We show you how to calculate the maximum possible reserve opening bid and give you a tip or two about bidding on auctions with a reserve.
There is no doubt about it. Buyers do not like it when sellers place a secret reserve on their listings. After all, no one wants to waste time bidding, only to find that “the reserve has not been met”!
Really, why don’t sellers simply put the minimum opening bid at a higher amount, instead of setting a reserve? We suspect that they hope the lower opening bid will excite interest and attract more bids. Alas, in real life, the opposite seem to be the norm: reserve prices tend to drive bidders away.
However, if an item you really want happens to be on auction with a reserve, you as a buyer should not dismiss it outright. On bidorbuy, it is easy to work out the maximum possible reserve on the basis of the publicly declared starting bid, because our first rule of reserves states that:
“The starting bid amount cannot be less than 80% of the reserve price.”
Let’s see how that works out on a real-life example. Here is your assignment:
An item has the publicly declared starting bid of R1400, with reserve. If the starting bid cannot be less than 80% of the reserve price, calculate the maximum possible secret reserve.
If you have not slept through your maths lessons, you will know how to set up the equation…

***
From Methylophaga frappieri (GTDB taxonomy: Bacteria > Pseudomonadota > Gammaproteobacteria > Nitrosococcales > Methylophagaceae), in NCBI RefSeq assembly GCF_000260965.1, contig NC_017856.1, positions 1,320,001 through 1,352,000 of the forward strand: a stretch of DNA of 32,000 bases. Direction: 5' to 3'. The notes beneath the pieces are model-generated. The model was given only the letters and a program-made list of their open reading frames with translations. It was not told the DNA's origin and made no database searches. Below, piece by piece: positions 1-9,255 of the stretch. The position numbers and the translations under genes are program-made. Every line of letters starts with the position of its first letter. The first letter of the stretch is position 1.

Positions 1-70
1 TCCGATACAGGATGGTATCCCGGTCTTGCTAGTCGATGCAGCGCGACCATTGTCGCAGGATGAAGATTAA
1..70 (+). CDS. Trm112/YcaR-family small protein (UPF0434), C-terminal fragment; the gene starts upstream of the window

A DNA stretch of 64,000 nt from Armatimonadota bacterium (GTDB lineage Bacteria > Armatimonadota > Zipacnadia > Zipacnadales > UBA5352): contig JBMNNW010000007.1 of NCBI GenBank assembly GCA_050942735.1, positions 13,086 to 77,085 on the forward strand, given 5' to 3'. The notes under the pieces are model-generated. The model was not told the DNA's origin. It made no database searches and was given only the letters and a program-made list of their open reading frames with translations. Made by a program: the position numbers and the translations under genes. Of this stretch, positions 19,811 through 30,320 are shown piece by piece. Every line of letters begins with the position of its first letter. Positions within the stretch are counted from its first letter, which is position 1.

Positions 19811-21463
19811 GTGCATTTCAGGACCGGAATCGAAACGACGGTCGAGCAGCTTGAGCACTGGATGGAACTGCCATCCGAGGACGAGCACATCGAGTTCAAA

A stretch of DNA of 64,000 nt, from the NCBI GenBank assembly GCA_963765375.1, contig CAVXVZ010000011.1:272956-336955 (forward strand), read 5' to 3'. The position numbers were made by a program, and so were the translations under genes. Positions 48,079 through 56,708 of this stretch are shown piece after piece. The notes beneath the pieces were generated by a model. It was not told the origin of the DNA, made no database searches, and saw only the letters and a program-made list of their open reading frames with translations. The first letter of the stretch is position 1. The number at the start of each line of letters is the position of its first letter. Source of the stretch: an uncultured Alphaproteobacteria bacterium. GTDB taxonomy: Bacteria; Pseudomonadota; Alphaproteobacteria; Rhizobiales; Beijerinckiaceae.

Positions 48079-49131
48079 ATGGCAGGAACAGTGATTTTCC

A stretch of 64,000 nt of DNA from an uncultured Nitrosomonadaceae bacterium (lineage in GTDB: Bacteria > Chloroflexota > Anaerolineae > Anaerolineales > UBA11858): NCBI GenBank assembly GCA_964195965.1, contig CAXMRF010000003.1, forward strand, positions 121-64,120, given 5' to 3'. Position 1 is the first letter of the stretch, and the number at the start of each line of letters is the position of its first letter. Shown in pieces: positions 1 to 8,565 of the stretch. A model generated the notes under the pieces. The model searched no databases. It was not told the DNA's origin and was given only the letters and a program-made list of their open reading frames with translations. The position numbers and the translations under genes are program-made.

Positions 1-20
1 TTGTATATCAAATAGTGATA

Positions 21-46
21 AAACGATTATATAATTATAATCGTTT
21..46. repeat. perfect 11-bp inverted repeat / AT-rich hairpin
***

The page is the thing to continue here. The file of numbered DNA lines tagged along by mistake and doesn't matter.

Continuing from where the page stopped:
a x 80% = 1400
…and how to solve it:
a = 1400 ÷ 80%
1400 ÷ 80%=1750
So, the maximum possible secret reserve (a form our formula) = R1750
This wrestling with numbers goes a long way towards empowering you to make a decision about whether it’s worth your while to start bidding or not; however, it only gives you the maximum, and not the actual reserve price.
You can try to overcome this obstacle too. Here’s how: go to the listing, click on the Ask the Seller a Question link, and ask the seller what the reserve amount is. The chances are that he or she will respond, especially if the auction has been open for a while with few or no bids. Do note that, if the seller replies, both your question and the reply become public property, visible to all who land on the listing.
In any case, if the reserve price seems too high to you, don’t hesitate to make the seller an offer via the Ask the Seller a Question facility at a price that is acceptable to you. Providing no one offers more, the seller can list the item as a Buy Now for you, at your price.
And did you know… The auctions starting from R1 are by definition without reserve, for it would not make sense to set a reserve which cannot go over R1.25.
No-reserve auction (note the blue NR button)
R1, no-reserve auction
Auction with a reserve (note the blue R button)
Auction with a reserve, with one bid placed. Note the “Reserve has not been met” message generated on mouse-over.
And here’s your homework for today: using the formula above, calculate the highest possible reserve on the Galaxy Note auction!